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Ron Washington still doesn’t know how to leverage Neftali Feliz in non-save situations

Apr 5, 2011, 11:19 AM EST

Neftali Feliz

I saw the “Feliz won’t be saved for saves” headline on ESPNDallas.com and thought maybe Rangers manager Ron Washington had finally figured out how to get value out of closer Neftali Feliz in non-save situations after repeatedly leaving him in the bullpen in key non-save moments throughout the playoffs.

Turns out, it’s just more of the same with a clever-looking headline, as Randy Jennings reports that Washington has now taken to using Feliz to close out four-run leads.

As the manager explained: “I’m trying to win a game. … I’m going to get the ball to him and let’s go home.”

Washington has yet to show that he’ll find more work for Feliz by bringing him into, say, a tie game or game in which the Rangers trail by one run–you know, the crucial non-save situations that can decide a game–but is now using him in even lower-leverage spots. I’m sure the Rangers’ winning percentage with a four-run lead in the ninth inning will skyrocket from 99.4 percent to 99.6 percent, though.

  1. The Dangerous Mabry - Apr 5, 2011 at 11:32 AM

    Perhaps he’ll show true enlightenment and start bringing Feliz in when they’re DOWN by 4 as well. I think it’s the logical next step. Searching for lower and lower leverage situations for your best relief pitcher makes a ton of sense to me.

  2. Gobias Industries - Apr 5, 2011 at 11:33 AM

    Good lord, Aaron, get a grip.

  3. jdmcmill - Apr 5, 2011 at 11:39 AM

    YES!!!!!!!!!YES!!!!!!!!!YES!!!!!!!!!YES!!!!!!!!!YES!!!!!!!!!YES!!!!!!!!!YES!!!!!!!!! I LOVVVVEEEEEE ME SOME NNEEFFTTAALLII STORIES!!!! THANK YOU!!!!!!!!!!!!!!!!

  4. Mark - Apr 5, 2011 at 12:04 PM

    It’s decisions like this and his “managing” in the playoffs last year that make me wonder why he still has a job. Texas is a very talented team, but I can’t see them winning it all if Washington refuses to put his best players on the field in the most important situations.

    • sabathiawouldbegoodattheeighthtoo - Apr 5, 2011 at 1:08 PM

      Maybe he is Daniels’ only connection to get the good stuff…or he was, that one time.

    • cur68 - Apr 5, 2011 at 1:13 PM

      Mark; He took your team to the series for the first time, got them out of spring training intact and playing well, wins a lot, players like him, seems to know what he’s doing otherwise (logic of which is based on previous statements), and he seems to not want to ruin his pitcher, which is consistent with team philosophy to bring the kid along slow and move him to the rotation next year. So if someone else could do the job better, send that name to Nolan Ryan and then I’ll send an urgent message to Cito Gaston of the Blue Jays to immediately hire Washington should Ryan decide to replace him. IMO EVERY manager mishandles something at some point. Getting Neffi into games may indeed be Ron’s blind spot. If so, it didn’t hurt them till the Series last year. I’d love to see the Blue Jays in the WS with a great power arm like Feliz in the pen. Win or lose, what a great season that would be. I’ll make you a deal; Bryan Adams, Celine Dion, & Justin Beiber for Feliz & Washington. C’mon man, you gotta like that.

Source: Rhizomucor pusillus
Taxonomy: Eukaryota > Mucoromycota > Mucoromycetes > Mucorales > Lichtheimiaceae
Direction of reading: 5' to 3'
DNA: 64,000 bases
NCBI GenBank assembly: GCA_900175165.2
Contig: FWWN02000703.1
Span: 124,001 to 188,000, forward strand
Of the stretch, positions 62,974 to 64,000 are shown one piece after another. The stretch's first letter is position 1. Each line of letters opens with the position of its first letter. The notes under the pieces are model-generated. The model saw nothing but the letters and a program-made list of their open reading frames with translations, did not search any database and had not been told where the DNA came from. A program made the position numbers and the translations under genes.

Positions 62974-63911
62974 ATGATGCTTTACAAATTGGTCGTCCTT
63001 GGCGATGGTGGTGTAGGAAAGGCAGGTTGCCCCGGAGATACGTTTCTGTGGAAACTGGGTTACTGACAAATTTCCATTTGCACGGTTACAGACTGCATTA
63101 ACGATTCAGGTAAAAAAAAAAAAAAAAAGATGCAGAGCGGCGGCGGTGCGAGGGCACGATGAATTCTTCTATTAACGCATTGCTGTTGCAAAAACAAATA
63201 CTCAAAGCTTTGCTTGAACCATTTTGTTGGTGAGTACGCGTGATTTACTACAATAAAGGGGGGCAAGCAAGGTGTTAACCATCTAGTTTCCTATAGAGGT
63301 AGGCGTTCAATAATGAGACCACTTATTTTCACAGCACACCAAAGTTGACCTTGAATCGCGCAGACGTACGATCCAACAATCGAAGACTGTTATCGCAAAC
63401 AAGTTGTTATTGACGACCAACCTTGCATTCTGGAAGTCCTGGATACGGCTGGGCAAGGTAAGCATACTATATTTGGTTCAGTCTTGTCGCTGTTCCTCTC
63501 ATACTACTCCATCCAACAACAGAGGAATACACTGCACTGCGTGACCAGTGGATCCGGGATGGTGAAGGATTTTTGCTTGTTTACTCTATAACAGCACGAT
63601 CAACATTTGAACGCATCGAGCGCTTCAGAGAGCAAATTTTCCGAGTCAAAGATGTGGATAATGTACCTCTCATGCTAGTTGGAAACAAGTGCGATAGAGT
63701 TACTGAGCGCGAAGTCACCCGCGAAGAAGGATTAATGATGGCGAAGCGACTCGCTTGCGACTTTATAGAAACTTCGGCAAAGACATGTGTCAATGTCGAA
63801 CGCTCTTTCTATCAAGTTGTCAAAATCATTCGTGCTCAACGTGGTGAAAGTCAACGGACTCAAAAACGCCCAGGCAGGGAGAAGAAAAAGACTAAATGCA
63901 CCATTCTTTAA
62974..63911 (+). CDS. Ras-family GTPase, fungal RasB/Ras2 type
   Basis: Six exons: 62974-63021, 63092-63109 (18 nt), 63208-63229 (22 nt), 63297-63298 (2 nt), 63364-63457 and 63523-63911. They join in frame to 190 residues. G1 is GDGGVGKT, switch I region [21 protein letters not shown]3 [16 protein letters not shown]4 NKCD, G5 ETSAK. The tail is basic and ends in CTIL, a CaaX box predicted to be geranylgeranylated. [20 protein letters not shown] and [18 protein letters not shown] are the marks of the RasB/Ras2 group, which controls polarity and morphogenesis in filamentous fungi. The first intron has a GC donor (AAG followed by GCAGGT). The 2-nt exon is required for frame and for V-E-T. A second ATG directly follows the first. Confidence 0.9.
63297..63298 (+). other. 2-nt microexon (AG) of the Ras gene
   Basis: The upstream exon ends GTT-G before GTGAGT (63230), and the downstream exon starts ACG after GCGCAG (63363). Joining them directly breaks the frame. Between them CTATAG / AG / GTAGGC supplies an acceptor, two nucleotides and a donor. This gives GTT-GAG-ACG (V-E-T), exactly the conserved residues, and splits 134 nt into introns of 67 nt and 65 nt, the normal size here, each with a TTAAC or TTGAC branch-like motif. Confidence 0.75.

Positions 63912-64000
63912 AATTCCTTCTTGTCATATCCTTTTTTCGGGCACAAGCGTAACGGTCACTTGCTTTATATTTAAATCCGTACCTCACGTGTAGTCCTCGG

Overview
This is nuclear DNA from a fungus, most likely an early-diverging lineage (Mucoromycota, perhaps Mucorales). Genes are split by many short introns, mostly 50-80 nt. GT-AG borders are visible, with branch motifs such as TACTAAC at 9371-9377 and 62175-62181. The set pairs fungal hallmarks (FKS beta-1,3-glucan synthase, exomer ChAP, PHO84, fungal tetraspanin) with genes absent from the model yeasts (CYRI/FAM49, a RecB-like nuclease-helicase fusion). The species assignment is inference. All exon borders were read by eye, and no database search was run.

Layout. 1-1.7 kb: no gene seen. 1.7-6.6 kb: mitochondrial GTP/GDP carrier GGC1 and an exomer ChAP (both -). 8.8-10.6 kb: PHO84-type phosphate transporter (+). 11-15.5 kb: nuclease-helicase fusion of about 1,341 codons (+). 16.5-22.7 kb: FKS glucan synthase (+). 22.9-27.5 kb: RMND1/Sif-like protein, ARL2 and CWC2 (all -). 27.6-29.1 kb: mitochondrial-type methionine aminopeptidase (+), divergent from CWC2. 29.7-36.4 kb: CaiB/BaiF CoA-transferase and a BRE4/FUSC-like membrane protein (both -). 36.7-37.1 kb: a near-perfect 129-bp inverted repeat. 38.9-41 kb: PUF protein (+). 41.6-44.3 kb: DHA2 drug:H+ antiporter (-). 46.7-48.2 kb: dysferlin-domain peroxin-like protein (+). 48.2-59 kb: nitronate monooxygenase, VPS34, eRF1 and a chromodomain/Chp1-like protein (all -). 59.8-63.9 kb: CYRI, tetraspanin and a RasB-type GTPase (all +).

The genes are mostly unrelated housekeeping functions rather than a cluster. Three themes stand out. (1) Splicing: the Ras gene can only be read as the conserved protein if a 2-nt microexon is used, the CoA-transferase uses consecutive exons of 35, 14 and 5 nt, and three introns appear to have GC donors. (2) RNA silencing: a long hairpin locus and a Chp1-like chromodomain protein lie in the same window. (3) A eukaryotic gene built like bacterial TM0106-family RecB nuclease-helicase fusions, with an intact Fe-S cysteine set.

• paperlions - Apr 5, 2011 at 1:59 PM

        You have it backwards. A very talented young team that Washington had nothing to do with assembling took Washington to the WS, and played so well that they erased many of his managing mistakes. This isn’t football or basketball where coaching and teamwork (a result of good coaching) can over-come talent, this is baseball….where the best thing a manager can do is put the best players on the field and get the heck out of the way.

      • Mark - Apr 5, 2011 at 2:59 PM

        I’m not a Rangers fan, so he didn’t take my team anywhere. All I can judge him by is what I saw during the playoffs and by what I hear him say. In the playoffs he wasted opportunities to bring Feliz in, saving him for a save situation that never came around. That save situation never appeared because inferior relievers were used in high leverage spots, times when Feliz should have been used.

        I’m not saying throw him out there for 3 innings, but if the heart of the lineup is coming up in the 8th in a tie or 1 run game, that might be a better choice then waiting till the ninth with a 4 run lead with the 7-8-9 guys coming up. I mean, if the other 6 guys in the BP can’t hold a 4 run lead for one inning, the Rangers have bigger issues then when they use Feliz.

        Another brilliant idea was to lead off with Andrus. He was one of Texas’ worst hitters last year, and they gave him a ton of PA by letting him lead off. He doesn’t hit for power, his OBP was brutal for a leadoff hitter, and the only reason he was leading off is because he steals a ton of bases. A healthy Kinsler with his 382 OBP (329 for Andrus) and 412 slugging (301 Andrus) would have been much better leading off.